Necromunda: Hired Gun Review will likely please Warhammer 40K fans, but players looking for a slick, intuitive shooter will find the game hard going. It tells a compelling, if slightly pedestrian story, but is let down by a lack of polish. One for the WH40K faithful.
Games Workshop needs to invest in some quality control. Necromunda: Hired Gun is only the latest evidence of this.
Before this review examines the merits (or lack thereof) of Necromunda: Hired Gun as a game –- the latest instalment in GW’s Warhammer 40K (WH40K) universe to land on PCs and consoles — please allow this digression.
Necromunda: Hired Gun should sing
WH40K is probably one of the best pieces of sci-fi intellectual property on the planet. It’s staggering that a streaming service hasn’t snapped it up yet. When one considers the number of games, films, comics and books that have ripped this IP off, it’s something of an anomaly that WH40K isn’t regarded as a mainstream cultural touchstone. For goodness sake: its lore is deeper than anything Tolkien ever produced.
So why are its games so patchy? There hasn’t been a WH40K game released that has managed to rope in outsiders. This isn’t a critique – it’s a fact. Every single game set in this wonderful universe has done nothing to further its IP’s cause. It’s almost as though the people making these games don’t give a toss about attracting new converts as long as the faithful are happy – and they’re probably happy.
Necromunda: Hired Gun walks this path like a zombie. To be honest, this game should be WH40K’s coming-out party. It’s a first-person-shooter (FPS). It’s set in a segment of the IP’s universe that doesn’t have to bank on players knowing anything about the high-level narrative – you don’t need to know about the Horus Heresy to enjoy yourself. Hell, you don’t even need to be a WH40K fan; you’re a bounty hunter who’s just trying to make a living.
You’re Boba Fett in a sci-fi/gothic setting with a bunch of guns. What could go wrong?
Where was the QA?
As it happens, quite a bit. And this is why Games Workshop needs to be sat down and, perhaps with the use of some visual aids, told it needs to invest in some quality control.
Frame-tearing. Staggering. Crashing. These are just a few issues players have to deal with before they get to the mechanical and UI peccadilloes.
Early on in the game, players are introduced to wall-running. One would think in a post-Titanfall world this would be as easy as pie, but no, Necromunda: Hired Gun makes this something of a war of attrition before players need to actually have to rely on it. It’s clunky, badly implemented and really could have used a lot more work.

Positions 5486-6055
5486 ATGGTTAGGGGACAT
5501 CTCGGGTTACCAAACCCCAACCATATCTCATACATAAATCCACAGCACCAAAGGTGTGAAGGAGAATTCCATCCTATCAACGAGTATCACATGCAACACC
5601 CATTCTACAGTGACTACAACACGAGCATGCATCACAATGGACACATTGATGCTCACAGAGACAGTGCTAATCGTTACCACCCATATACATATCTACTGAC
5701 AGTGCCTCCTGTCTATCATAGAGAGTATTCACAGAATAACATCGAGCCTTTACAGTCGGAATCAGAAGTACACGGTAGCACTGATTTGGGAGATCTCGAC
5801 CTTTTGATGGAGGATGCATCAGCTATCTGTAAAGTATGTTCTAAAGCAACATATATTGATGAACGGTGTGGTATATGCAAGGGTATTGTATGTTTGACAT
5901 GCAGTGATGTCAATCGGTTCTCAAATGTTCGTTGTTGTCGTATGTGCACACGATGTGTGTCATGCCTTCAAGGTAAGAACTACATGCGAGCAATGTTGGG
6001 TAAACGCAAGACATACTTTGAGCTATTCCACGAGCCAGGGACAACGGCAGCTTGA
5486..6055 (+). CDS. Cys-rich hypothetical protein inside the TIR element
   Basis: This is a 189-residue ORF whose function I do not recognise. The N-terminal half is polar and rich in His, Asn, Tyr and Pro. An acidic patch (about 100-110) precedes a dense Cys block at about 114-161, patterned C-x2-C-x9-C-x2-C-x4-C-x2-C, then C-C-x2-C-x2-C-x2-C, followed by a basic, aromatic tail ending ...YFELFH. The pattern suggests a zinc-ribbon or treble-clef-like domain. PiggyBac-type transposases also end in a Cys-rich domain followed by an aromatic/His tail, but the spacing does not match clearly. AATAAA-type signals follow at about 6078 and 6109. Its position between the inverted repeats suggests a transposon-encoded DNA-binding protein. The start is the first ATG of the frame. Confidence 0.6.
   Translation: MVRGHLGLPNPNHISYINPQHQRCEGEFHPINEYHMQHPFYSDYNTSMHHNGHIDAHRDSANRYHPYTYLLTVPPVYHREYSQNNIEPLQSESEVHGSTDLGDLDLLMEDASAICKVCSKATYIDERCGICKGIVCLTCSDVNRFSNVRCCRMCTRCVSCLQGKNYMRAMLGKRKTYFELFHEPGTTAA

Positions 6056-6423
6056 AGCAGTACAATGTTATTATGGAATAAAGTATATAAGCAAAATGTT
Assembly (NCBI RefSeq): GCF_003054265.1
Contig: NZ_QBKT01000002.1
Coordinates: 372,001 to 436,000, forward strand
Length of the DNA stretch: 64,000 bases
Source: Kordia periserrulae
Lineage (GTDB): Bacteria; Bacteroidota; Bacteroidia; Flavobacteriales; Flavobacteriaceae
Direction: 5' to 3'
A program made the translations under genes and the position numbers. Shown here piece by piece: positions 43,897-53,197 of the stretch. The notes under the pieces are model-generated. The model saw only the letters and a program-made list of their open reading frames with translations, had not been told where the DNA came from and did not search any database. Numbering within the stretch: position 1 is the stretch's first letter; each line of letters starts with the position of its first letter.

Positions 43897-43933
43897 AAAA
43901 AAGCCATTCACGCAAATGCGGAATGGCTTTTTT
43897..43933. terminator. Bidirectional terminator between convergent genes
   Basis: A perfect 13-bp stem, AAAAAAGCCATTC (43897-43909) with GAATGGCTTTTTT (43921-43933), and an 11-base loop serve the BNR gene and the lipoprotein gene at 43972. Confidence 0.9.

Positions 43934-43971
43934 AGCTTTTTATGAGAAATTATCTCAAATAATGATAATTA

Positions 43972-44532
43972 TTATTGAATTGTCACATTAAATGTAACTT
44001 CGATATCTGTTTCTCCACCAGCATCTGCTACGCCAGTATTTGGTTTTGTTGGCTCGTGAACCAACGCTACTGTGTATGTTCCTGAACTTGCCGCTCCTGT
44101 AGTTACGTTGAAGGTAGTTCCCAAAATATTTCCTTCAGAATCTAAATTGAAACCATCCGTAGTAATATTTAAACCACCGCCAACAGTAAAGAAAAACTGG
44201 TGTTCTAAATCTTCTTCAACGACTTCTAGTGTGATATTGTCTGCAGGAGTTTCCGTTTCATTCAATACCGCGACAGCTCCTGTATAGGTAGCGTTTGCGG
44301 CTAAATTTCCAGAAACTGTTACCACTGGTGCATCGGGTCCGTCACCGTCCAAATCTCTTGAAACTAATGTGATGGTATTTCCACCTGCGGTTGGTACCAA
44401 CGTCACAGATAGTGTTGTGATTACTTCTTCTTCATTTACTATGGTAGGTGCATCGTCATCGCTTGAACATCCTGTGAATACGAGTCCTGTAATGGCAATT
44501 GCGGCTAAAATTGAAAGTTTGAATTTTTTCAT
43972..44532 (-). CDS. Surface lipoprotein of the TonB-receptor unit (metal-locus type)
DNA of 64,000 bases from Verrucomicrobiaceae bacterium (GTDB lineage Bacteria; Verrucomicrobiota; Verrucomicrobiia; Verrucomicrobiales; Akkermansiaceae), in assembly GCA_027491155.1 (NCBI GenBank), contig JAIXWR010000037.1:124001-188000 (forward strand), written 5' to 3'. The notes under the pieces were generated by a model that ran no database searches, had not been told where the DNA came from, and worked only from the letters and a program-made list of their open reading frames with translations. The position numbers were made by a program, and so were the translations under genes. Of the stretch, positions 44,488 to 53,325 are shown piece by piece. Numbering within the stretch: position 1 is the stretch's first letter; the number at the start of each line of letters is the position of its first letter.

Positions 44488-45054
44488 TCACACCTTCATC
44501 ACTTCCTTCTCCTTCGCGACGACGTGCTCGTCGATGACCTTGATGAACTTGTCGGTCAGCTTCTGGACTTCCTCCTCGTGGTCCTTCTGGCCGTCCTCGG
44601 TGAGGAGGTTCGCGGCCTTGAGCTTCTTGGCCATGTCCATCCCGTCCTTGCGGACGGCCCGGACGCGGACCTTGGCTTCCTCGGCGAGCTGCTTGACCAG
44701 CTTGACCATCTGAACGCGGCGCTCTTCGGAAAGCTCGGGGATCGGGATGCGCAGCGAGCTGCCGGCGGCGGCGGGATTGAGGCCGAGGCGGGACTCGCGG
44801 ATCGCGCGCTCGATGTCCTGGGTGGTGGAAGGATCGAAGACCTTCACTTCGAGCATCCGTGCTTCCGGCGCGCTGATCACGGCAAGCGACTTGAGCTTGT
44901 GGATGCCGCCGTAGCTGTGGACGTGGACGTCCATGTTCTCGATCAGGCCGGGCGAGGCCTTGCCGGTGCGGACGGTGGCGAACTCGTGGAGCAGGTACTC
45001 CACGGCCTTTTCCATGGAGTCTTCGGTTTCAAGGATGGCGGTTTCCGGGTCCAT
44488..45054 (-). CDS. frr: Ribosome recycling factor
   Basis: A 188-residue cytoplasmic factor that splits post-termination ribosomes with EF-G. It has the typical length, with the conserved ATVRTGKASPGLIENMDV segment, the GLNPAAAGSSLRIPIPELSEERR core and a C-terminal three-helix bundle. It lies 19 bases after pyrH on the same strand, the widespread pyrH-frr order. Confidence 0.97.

On top of that, progression leaves a lot to be desired. Players will lose count of the times they’re looking around admittedly interesting environments wondering which direction they’re supposed to be heading in. There’s a double-jump mechanic introduced early on, but it’s badly implemented and frustrating to use at times.
The meat and potatoes of the game is essentially DOOM; players head into a room, it’s filled with enemies, and their job is to reduce everyone in the vicinity to claret. It’s admittedly a lot of fun, but thanks to the frame-tearing and staggering it’s sometimes quite hard to see where the enemies are. There will literally be dozens of times players will think they’ve cleared an environment only to find bullets whizzing their way from foes they didn’t clock the first time.
These are aspects and features that should have been hammered out in QA testing. The less said about the grappling hook – which defies both physics and fun – the better.
This is a game that needed a lot more polish before it was allowed out the door. It’s a testament the groundwork that WH40K’s lore has done that’s it’s still worth playing.
The plot’s the thing
Necromunda: Hired Gun is set in a Hive World in the WH40K’s universe. A Hive World – in case you didn’t know – is an industrial hellhole that produces the foundations for the forces that maintain humankind’s dominance throughout the stars. It’s essentially a part of the WH40K’s universe that exists at the main lore’s periphery but is deep enough to inspire myriad stories – Necromunda: Hired Gun being one of them.
This is the most compelling aspect of the game; players take on the role of a bounty hunter who lives in the universe’s rectum. There’s a real ‘boots-on-the-ground’ atmosphere that dominates proceedings from the get-go and it powers the interests of the game’s narrative. The character may seem cliched at times, but they work so well in the game’s seedy environment that players will likely gloss over them.
Perhaps the game’s most powerful card it has to play is that players are very well aware throughout the story is that they exist on the fringes. The fringes are nasty, they’re violent and they move the game’s story forward, but they are ultimately unimportant.
Whatever the player does won’t end up as lore. But in a way that’s okay – they’re carving out their own lore in Hired Gun.
Necromunda: Hired Gun – Verdict
Necromunda: Hired Gun is a game for fans of WH40K. Players looking for a decent shooter won’t find what they’re looking for here. Players who have had an interest in WH40K will be in for a rough ride.
And this is why Games Workshop needs a really good talking to. There is a great WH40K game waiting to be made. Necromunda: Hired Gun is not it. And it’s crazy that fans of WH40K are still waiting for a great game.